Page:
Given the current global climate, most business leaders would be forgiven for feeling far from optimistic – but Joseph Chidiac is obviously one of those glass-half-full people. “There is always an opportunity to succeed, even if you have to swim against the current,” the General Manager of Emirates Building Systems (EBS) tells The CEO Magazine enthusiastically.
“You have to be brave and patient, and ignore those who try to fill your head with negative ideas.” For this construction professional, there’s plenty to be excited about, despite the challenges triggered by the COVID-19 pandemic.
“The GCC countries, such as United Arab Emirates, Saudi Arabia and Oman, are still developing,” Joseph explains. Then there’s also the promise of new regional markets, such as Africa and Central Asia. “Africa is still untouched, and there is a lot of development to be done there.”
Some of the company’s projects on the continent include the design, manufacture and supply of steel structures, sheeting and accessories for multi-storey carparks, hospitals and factories in Ivory Coast, Ghana and Mauritania; steel structures for oil and gas field development in Algeria; and the construction of industrial parks in Ethiopia.
As it makes a foray into regions beyond the Middle East, EBS is drawing upon its reputation as one of the UAE’s leading manufacturers of steel structures.
Headquartered in Dubai, the company has been instrumental in the development of the city, with an impressive portfolio of completed projects including the Dubai World Central International Airport Cargo Terminal and Passenger Terminal, Dubai Metro, Dubai Public Prosecution’s new building, high-rise buildings and several pavilions at Expo 2020.
Other landmark projects in the region include depots for the Riyadh Metro, the 218-metre skyscraper for Al Tijariya Tower in Kuwait, the SUR Independent power plant in Oman, and Bahrain Mall.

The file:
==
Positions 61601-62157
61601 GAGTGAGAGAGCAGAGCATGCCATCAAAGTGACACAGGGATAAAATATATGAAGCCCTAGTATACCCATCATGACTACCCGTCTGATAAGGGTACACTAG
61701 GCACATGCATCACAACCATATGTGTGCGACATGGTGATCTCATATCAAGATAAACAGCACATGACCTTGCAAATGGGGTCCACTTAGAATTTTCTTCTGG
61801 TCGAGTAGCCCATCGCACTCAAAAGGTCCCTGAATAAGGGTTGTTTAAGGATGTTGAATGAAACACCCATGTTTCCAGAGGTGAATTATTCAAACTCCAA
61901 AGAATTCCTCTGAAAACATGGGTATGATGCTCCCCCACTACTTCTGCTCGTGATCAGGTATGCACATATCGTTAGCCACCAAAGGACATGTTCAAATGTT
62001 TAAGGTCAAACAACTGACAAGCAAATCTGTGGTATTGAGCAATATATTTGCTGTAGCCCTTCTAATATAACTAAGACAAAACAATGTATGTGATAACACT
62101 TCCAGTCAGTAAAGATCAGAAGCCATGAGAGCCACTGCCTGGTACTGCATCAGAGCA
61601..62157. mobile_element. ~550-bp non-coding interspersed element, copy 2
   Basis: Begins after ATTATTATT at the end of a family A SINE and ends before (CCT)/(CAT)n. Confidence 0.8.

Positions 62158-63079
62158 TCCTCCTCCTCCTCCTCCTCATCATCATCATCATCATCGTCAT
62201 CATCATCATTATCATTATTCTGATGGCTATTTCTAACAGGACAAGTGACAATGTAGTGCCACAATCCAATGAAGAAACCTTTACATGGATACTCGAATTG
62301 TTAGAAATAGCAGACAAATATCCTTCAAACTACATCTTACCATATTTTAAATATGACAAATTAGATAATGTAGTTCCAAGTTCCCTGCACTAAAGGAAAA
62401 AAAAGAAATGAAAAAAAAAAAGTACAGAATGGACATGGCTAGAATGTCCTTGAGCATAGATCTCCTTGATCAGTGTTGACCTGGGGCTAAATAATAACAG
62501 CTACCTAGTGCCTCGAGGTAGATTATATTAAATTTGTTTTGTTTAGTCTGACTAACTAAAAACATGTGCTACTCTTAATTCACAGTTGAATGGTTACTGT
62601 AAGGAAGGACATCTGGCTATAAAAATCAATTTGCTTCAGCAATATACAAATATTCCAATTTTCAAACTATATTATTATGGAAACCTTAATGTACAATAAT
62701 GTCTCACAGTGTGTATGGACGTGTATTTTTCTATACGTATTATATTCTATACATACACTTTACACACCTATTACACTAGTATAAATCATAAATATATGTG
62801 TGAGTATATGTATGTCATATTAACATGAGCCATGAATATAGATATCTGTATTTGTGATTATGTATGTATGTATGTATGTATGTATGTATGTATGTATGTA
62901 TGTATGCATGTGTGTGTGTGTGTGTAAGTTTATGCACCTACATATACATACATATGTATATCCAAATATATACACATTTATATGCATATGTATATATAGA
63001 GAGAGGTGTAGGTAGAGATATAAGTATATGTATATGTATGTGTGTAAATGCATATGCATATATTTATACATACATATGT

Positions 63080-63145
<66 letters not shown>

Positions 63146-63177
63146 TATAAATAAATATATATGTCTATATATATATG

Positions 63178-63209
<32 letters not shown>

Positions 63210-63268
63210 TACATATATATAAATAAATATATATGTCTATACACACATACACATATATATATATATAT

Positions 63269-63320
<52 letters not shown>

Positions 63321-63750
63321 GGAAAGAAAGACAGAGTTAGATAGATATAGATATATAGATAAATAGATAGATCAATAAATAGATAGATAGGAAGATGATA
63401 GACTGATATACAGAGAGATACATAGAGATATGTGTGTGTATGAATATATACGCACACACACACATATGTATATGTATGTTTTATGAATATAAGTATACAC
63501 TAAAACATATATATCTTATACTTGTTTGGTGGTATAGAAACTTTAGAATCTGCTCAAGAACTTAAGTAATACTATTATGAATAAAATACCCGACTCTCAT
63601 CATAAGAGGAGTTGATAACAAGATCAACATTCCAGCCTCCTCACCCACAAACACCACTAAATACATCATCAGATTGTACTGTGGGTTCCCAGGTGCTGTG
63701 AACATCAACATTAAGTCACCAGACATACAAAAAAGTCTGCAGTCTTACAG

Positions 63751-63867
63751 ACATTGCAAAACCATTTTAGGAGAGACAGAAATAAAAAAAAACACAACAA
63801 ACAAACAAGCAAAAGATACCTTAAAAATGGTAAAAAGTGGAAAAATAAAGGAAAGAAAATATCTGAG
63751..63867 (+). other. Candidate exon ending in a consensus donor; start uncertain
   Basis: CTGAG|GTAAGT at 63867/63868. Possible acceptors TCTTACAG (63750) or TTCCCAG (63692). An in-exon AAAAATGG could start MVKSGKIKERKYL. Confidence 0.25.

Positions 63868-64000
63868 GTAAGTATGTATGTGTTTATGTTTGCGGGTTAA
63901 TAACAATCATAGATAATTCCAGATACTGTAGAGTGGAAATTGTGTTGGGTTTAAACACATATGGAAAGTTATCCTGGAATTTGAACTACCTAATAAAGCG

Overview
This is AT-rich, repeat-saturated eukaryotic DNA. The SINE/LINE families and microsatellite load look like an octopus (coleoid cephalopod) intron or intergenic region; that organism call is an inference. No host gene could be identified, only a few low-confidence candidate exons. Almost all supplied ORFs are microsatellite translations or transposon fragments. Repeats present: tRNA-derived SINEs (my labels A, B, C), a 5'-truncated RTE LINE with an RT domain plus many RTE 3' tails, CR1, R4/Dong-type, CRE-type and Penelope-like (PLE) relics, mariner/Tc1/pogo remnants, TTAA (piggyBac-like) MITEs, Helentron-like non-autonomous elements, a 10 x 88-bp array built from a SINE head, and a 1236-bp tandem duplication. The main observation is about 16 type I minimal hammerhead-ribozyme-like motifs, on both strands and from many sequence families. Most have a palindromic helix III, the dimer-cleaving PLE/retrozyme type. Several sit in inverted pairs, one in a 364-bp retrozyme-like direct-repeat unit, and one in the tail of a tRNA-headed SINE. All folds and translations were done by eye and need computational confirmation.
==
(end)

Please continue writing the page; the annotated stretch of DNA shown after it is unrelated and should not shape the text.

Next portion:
Joseph has been with EBS since 1997, its first year of operation. He joined as a graduate recruit from university studies in civil engineering at Lebanon’s Saint Joseph University of Beirut (ESIB).
As the company has grown, so has he, moving up the ranks from Design Engineer to Customer Service Manager, Senior Plants Manager, and Manager of Projects Management and Planning. In 2011, he was appointed Deputy General Manager, a position he held until May 2019, when he became General Manager.
Along with his extensive experience across all aspects of the business, he says that his network of regional and international clients has helped him develop within the business.
“Networking was something that enhanced my potential. Even when I was starting out in the company, I was reviewing sales contracts, creating contact with clients and attending meetings with the senior management.”
His positive attitude has seen him overcome many of the challenges he has faced in his career, particularly those with a personal angle, such as negotiating the shift from colleague to executive.
“When you are promoted from within the company to a position such as General Manager, it can be challenging to deal with managing people who were once your co-workers, especially when you start making changes,” Joseph acknowledges.